Nobody you'll meet in NY will speak about "Greenwich Village" and if they do they're either quite elderly or not a New Yorker. Locals for a few decades now, refer to "the Village", which was known in the 1950's to early 60's as home to the beat movement, with "beatniks", who predated "hippies". The Village is described often in terms of "East Village" (east of Broadway or University Place, and including the "alphabet streets", Avenues A, B, etc.) versus the "West Village". The West is more closely what people think of, in terms of the beatnik and hippie movements, and includes Washington Square Park, the coffee houses and boutiques of Bleeker Street and McDougal, and several enduring theaters, parks, and historic buildings. Many sight-seeing tours either pass or walk by, but it's nearly impossible to drive and park nearby, so a better idea is use public transportation, like most places in Manhattan. A good spot to visit briefly if tired out from walking or studying, or if self-touring about lower Manhattan or seeking the ghosts of Bob Dylan, Folk City, and the 60's summers of love. Many young people, which may be a plus for visiting students or tourists seeking the latest nearby hot spots. Many small clubs endure and new ones have sprung out. Check individual sites or local papers like "The Village Voice" for concert and art exhibit info.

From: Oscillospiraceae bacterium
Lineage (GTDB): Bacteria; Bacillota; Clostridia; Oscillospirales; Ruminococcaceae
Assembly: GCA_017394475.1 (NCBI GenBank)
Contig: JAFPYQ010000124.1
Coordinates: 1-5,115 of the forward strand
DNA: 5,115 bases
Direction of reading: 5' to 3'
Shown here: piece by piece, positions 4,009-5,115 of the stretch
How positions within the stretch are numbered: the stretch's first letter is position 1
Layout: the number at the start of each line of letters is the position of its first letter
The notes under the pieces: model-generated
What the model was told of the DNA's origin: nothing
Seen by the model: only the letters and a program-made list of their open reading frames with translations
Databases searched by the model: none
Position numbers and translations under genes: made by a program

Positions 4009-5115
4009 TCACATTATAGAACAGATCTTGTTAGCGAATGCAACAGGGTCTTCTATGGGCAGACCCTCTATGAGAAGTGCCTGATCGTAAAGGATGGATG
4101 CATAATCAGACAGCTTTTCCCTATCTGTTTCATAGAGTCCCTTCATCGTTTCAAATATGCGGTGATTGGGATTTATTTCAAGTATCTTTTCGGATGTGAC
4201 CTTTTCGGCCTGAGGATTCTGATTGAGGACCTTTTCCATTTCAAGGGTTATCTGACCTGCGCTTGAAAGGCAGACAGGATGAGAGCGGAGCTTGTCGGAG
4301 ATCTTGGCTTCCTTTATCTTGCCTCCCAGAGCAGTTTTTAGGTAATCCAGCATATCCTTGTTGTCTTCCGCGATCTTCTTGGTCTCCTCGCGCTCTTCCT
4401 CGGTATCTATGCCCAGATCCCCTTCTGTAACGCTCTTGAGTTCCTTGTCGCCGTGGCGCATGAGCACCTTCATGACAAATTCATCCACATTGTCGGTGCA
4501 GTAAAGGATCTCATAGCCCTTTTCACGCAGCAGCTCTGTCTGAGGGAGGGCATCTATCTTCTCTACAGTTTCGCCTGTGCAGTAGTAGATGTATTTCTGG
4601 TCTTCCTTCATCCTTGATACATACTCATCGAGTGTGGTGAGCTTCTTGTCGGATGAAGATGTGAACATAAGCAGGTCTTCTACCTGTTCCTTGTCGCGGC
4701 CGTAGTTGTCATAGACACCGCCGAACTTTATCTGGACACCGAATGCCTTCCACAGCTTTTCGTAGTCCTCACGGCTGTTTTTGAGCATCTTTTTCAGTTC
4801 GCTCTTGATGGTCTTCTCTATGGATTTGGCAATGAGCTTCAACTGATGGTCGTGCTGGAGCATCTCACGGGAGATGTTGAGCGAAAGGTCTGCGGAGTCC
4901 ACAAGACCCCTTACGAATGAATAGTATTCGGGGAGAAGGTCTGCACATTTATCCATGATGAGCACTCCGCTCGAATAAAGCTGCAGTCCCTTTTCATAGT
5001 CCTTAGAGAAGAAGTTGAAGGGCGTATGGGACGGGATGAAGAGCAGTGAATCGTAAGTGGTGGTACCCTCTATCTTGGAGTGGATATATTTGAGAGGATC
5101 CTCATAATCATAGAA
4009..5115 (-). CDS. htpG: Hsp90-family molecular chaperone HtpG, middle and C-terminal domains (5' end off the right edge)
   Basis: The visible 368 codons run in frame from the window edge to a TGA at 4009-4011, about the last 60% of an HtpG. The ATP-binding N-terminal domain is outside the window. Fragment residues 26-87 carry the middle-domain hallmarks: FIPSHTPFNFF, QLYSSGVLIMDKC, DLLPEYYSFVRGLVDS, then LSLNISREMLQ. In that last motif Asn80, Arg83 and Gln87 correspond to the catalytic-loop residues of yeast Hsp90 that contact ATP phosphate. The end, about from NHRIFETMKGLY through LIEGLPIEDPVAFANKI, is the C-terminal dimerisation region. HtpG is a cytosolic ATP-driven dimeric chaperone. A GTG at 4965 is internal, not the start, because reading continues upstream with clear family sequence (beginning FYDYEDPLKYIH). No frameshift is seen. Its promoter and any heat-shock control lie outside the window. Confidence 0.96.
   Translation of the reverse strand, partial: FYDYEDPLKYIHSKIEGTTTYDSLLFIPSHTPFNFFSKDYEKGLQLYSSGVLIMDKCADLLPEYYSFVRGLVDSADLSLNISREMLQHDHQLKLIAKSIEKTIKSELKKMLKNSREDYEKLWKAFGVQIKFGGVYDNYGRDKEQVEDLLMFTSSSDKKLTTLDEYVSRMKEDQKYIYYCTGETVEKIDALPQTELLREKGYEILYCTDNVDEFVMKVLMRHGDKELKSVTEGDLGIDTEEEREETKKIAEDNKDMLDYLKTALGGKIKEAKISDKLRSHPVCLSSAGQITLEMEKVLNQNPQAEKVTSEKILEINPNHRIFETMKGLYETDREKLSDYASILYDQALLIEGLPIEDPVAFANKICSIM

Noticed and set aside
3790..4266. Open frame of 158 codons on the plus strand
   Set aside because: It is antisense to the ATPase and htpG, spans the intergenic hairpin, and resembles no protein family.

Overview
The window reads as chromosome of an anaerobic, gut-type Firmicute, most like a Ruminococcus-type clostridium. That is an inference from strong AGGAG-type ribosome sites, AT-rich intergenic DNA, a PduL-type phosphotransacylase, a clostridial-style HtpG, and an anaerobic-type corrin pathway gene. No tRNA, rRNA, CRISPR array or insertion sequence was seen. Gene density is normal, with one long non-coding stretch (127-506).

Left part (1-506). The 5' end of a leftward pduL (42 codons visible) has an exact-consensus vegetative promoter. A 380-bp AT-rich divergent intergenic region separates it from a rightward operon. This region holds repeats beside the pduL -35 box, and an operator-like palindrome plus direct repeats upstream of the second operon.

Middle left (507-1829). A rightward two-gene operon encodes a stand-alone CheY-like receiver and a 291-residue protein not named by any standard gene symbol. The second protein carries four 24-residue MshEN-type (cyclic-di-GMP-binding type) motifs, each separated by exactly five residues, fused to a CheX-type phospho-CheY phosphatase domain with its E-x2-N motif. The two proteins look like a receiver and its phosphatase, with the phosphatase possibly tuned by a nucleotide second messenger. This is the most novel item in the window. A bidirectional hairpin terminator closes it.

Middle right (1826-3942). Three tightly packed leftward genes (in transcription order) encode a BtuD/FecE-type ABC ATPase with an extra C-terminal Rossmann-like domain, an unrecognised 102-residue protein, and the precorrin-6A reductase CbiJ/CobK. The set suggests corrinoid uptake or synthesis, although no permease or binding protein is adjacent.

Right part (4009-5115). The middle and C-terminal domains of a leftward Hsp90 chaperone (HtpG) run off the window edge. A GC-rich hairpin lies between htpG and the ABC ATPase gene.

Strawberry Fields Forever! Well, this version is near where John & Yoko loved to walk, near the entrance to Central Park across from their home (The Dakota). The "field" itself may be hard to discern, a small patch of grass and strawberry off to the left of the trail, fairly nondescript. However, walking past this (from the W72nd and Central Park W entrance) a very short ways, one arrives at what is pictured in many of the reviews, the "Imagine" mosaic, or John Lennon memorial, where people often gather and pay tribute to John Lennon. There are local "guides" and followers there often, as well, and everyone stops for photos. Every time it is different as people leave offerings every day. You can sit here and take in sun, tourists, locals, and/or Beatles songs, or keep walking, as just ahead is Bethesda Fountain and the Bandshell, and all of Central Park. Sitting here a while, you are bound to hear many languages and see many Beatles fans of all ages. But there's more Central Park (including the zoo, local performers, mini-boats and real rowboats) and this is but one stop. It's an easy walk, easy find. But no buses come here - it's our beloved refuge from the city, Central Park. And Strawberry Fields too. Imagine.